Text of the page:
The real beauty of the standing ring is the consistency of its wall thickness. The inner and outer surfaces maintain their distance apart with impeccable accuracy. We all have amazing visual discernment for parallel lines and surfaces. Even the most untrained of human eyes will soon spot a thinning or a thickening. Bishops Cannings was perfect.The other regular giveaway is the internal corner [Fig 9]. The crop circles always deliver clean and sharp internal corners. There were twelve at Bishops Cannings and they were all flawless. These are very difficult to make. The usual suspects were commissioned to replicate Longwood Warren for the film A Place to Stay (Do not bother. It was particularly bad!). Though they were working in daylight, with permission and without time limit they failed these two crucial tests dismally. The line of the wall and the consistency of its thickness were both flawed and the internal corners were rough.
swirled chrysanthemum-like flower at its centre and the central circle A was decorated with seven standing stalks. Yes, 7! [Fig 10].
Earlier I referred to the underlay/overlay zigzag of the 1998 Queen and the idea that this was in some way premonitory, a tiny suggestion of something to follow. With the benefit of hindsight, that most reliable of sciences, we can see how the Queen offered a hint of the amazing innovation that would be revealed at Bishops Cannings.
The basket weave at Bishops Cannings was far beyond anything we had seen before and nothing since has even approached it. Look carefully at Photo 4 and notice how precisely the seven identical woven panels sit between the petals. [Fig 12] is a closer view of one of the panels and [Fig 13] is part of Andreas Mueller’s meticulous survey diagram showing the construction and direction of flow of the crop.
[Fig 11] is a ground shot of the woven wheat. It is striking for its scale and boldness. If we compare this image with the aerial photo it becomes clear that the authors had a comprehensive vision of light, shade and perspective. It is clear also that Bishops Cannings was made for aerial photography. The weave was too large and bulky to be fully understood and appreciated from the ground. How did they know it was to be cut out so quickly?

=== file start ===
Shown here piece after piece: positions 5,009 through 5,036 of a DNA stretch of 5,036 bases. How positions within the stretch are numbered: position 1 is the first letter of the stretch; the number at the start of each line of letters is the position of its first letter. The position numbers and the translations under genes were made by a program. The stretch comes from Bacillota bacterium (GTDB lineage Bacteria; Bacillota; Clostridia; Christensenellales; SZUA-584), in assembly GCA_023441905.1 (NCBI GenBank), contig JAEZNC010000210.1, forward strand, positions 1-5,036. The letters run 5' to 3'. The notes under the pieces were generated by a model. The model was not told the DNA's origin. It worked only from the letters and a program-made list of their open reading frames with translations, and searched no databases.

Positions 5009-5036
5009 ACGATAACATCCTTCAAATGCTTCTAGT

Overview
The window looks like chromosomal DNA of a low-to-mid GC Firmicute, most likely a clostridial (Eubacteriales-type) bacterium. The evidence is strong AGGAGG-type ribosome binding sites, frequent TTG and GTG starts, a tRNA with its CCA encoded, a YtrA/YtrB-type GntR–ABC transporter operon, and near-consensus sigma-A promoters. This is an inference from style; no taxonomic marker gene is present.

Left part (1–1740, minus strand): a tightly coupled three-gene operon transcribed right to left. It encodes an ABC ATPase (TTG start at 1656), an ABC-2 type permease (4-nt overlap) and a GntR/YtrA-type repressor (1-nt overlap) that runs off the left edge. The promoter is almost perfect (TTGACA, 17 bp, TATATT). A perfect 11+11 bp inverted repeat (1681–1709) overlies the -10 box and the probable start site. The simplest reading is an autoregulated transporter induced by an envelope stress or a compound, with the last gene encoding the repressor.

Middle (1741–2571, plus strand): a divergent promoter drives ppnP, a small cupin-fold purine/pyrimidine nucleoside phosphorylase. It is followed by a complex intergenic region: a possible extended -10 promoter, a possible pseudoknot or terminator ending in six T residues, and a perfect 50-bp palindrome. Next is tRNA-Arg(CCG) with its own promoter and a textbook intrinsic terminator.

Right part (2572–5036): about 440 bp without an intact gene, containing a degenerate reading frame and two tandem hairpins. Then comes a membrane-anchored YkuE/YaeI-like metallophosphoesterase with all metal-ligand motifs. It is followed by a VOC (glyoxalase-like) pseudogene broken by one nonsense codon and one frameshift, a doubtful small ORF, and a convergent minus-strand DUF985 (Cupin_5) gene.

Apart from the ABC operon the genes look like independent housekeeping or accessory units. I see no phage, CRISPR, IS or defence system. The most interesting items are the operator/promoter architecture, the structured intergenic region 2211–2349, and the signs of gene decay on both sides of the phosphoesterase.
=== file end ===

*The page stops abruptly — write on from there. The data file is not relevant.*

ENTER A BASKET CASE…
Tony Robinson, an actor who portrayed the wretched buffoon Baldrick in the popular TV programme Blackadder is now the host of a new series called ‘Walking Through History’. In the first episode he strolls around our territory, visiting Silbury Hill, Avebury, Windmill Hill and the Longbarrow.
Inevitably, having raised the vexed question of crop circles he ends up at The Barge (of all places) to interview a well-known hoax claimant (who we will call HC). He asks HC who makes the circles and HC replies “We do.” The Ulrich Kox image of the Bishops Cannings Basket then fills the screen while HC confidently tells Robinson that he made this one. The arrogance and shamelessness of this flagrant lie is breathtaking. Robinson simply and smilingly accepts this assertion without question. The feeble Rent-a-Crowd crew at the bar murmur approvingly.
Now we know the position of HC and his gang. It has been pushed unrelentingly into our faces for years. But Channel 4? The most junior of their researchers would have taken no more than five minutes to let the gullible Robinson know what he was getting into. Why the Barge? Why this particular hoax claimant? Where is the much vaunted media “balance”? Does neither the station nor its sappy presenter take any responsibility for the veracity of the material they dump on the population?